Olympic: Simone Manuel wins historic gold medal

Simone Manuel
The tears trickled down her cheek immediately after she
sang two words: “Gave proof.” Whether it just a neat bit of timing or
her recognizing the history she made, it was perfect that Simone Manuel,
standing atop an Olympic podium, a gold medal hanging from her neck,
the first black American female swimmer to have won one, happened to
melt at the precise moment in “The Star-Spangled Banner” that
encapsulated her night.


Gave
proof. She didn’t just give it to black Americans. Reducing Thursday to
that would be wrong. What Manuel did at the Rio Games’ Olympic Aquatics
Stadium – storm back from a deficit in the 100-meter freestyle mad
dash, set the Olympic record in 52.70 seconds and tie 16-year-old
Canadian Penny Oleksiak for the rare two-gold race – was give it to
Americans, period.

The
history of black Americans and swimming is a microcosm of the
institutional racism that held back the United States for so long and
still percolates in society today. The perception that black people
can’t swim is ignorant; the reality that black people don’t swim is
closer to the truth – USA Swimming estimates 70 percent of black
children don’t know how to swim and the CDC says they’re 5½ times
likelier to drown than white kids – and it’s a symptom of the errors of
our forebears. Errors that someone like Simone Manuel is going a long
way to erase.

Understand,
this dates back nearly 100 years, to the public-swimming boom of the
1920s and ’30s, when pools shot up across the United States. Segregation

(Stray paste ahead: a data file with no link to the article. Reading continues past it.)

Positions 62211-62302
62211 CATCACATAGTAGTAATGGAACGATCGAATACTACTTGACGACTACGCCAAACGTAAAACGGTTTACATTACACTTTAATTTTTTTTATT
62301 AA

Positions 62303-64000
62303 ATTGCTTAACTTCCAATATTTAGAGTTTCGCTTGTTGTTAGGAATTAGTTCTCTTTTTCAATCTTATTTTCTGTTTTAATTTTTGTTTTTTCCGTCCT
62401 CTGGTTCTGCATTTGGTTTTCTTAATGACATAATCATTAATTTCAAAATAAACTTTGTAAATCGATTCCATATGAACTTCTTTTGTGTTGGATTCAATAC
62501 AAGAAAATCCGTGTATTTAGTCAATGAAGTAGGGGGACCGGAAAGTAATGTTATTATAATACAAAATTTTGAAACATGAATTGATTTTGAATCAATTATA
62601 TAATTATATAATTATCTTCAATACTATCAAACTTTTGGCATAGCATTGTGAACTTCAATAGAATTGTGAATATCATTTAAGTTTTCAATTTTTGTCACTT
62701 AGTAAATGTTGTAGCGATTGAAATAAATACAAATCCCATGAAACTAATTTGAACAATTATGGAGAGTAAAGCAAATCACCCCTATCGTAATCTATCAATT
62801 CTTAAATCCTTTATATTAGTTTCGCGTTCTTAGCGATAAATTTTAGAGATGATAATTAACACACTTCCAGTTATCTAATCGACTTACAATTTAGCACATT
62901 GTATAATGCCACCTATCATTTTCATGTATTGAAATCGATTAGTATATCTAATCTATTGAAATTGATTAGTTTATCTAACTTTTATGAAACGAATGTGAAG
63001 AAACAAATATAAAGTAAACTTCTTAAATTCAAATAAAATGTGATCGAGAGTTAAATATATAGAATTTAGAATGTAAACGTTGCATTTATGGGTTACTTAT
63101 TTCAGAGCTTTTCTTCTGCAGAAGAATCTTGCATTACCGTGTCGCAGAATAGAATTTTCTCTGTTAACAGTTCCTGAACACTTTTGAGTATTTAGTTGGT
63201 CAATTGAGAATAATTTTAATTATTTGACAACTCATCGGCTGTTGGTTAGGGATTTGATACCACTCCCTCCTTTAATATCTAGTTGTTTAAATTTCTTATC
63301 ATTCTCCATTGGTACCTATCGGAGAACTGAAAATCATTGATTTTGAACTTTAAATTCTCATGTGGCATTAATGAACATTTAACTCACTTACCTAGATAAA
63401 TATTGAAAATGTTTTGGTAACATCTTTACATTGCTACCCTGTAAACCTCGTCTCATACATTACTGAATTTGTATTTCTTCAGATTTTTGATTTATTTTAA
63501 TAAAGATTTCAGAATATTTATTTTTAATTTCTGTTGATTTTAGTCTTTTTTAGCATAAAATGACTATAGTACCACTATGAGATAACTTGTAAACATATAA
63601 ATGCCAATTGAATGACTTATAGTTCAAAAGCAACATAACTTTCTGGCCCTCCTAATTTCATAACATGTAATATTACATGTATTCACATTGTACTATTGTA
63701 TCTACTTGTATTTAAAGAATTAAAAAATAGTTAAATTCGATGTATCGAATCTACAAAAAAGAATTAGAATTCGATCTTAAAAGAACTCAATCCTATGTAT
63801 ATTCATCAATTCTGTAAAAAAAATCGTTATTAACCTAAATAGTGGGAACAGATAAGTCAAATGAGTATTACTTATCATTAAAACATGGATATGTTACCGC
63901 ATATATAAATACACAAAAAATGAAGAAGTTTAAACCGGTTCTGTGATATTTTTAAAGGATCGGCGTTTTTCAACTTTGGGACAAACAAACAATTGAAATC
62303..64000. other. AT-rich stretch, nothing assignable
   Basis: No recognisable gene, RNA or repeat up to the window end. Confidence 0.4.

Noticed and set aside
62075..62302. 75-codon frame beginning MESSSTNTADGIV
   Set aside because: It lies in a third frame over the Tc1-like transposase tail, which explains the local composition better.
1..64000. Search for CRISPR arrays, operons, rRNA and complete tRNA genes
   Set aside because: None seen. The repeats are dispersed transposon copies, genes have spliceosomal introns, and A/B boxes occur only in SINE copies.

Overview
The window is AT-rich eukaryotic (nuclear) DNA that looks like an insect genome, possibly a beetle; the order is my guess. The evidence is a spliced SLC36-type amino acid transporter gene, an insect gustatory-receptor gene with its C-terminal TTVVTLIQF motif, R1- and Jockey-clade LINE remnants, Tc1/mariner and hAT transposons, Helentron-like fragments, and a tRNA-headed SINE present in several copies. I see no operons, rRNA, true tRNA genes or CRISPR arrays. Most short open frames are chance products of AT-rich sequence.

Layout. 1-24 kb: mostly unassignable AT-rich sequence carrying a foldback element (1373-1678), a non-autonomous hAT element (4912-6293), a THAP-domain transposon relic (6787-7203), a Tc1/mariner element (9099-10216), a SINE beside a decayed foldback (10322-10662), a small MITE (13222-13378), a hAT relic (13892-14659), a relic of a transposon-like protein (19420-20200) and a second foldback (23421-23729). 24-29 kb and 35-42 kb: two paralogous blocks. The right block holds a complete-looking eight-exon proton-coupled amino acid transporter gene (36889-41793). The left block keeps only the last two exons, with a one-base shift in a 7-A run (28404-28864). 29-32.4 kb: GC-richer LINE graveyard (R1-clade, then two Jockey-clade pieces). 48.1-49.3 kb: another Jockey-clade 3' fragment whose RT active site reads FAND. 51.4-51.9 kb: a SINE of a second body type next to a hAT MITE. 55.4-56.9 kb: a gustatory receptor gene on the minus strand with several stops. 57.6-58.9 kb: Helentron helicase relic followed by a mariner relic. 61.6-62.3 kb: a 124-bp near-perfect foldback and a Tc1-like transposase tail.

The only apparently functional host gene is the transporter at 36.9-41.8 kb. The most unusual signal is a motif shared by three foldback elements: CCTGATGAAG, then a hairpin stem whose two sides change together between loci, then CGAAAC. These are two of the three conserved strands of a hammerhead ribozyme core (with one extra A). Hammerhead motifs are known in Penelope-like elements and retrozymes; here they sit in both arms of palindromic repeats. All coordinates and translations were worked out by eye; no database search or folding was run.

kept black Americans from joining. Pools shot up in black communities
after integration, but they were often of poor quality and minimal size.
Generations of black Americans could have learned to swim just as well
as anyone. They were simply denied the proper opportunities to do so.

Manuel
wasn’t. She grew up in an upper-middle class suburb of Houston. She
danced and swam. When she was 10, she was urged to specialize. She chose
Houston. And as she grew into an elite sprinter and matriculated to
Stanford and stood on the 100 free podium at the NCAA championships with
two other black girls and prepared for Rio, she did so with the duality
of wanting to win for all those before her who proved black kids can’t
just swim but do so at a world-class level while not trying to
pigeonhole herself as the girl defined by her race because the mistakes
of past generations put her in the position to be the first at
something.

“That’s
something I’ve definitely struggled with a lot, just coming into this
race tonight,” Manuel said. “I kind of tried to take the weight of the
black community off my shoulders, which is something I carry with me
just being in this position. I do kind of hope it goes away. I’m super
glad with the fact that I can be an inspiration to others and hopefully
diversify the sport. But, at the same time, I would like there to be a
day where there are more of us and it’s not ‘Simone, the black swimmer.’

“The
title ‘black swimmer’ makes it seem like I’m not supposed to be able to
win a gold medal or I’m not supposed to be able to break records.
That’s not true because I work just as hard as anybody else and I love
the sport and I want to win just like everybody else.”

When
Manuel popped up from the water Thursday and turned around to see the
scoreboard, her lower lip trembled. Then she realized what she’d done,
and her jaw dropped, literally. Her left hand shot out of the water and
covered her mouth. She stormed back from third place at the turn to tie
Oleksiak, to beat Australian Cate Campbell, to call herself Olympic
champion.

She
wept when she exited the pool, lost it when she celebrated with her
friends and couldn’t hold back the two tears, one dripping down her left
cheek and another her right, as she sang the anthem. Unwittingly,
Manuel had shown something far more important than her ability to beat
the best swimmers in the world or that a black swimmer could win Olympic
gold.

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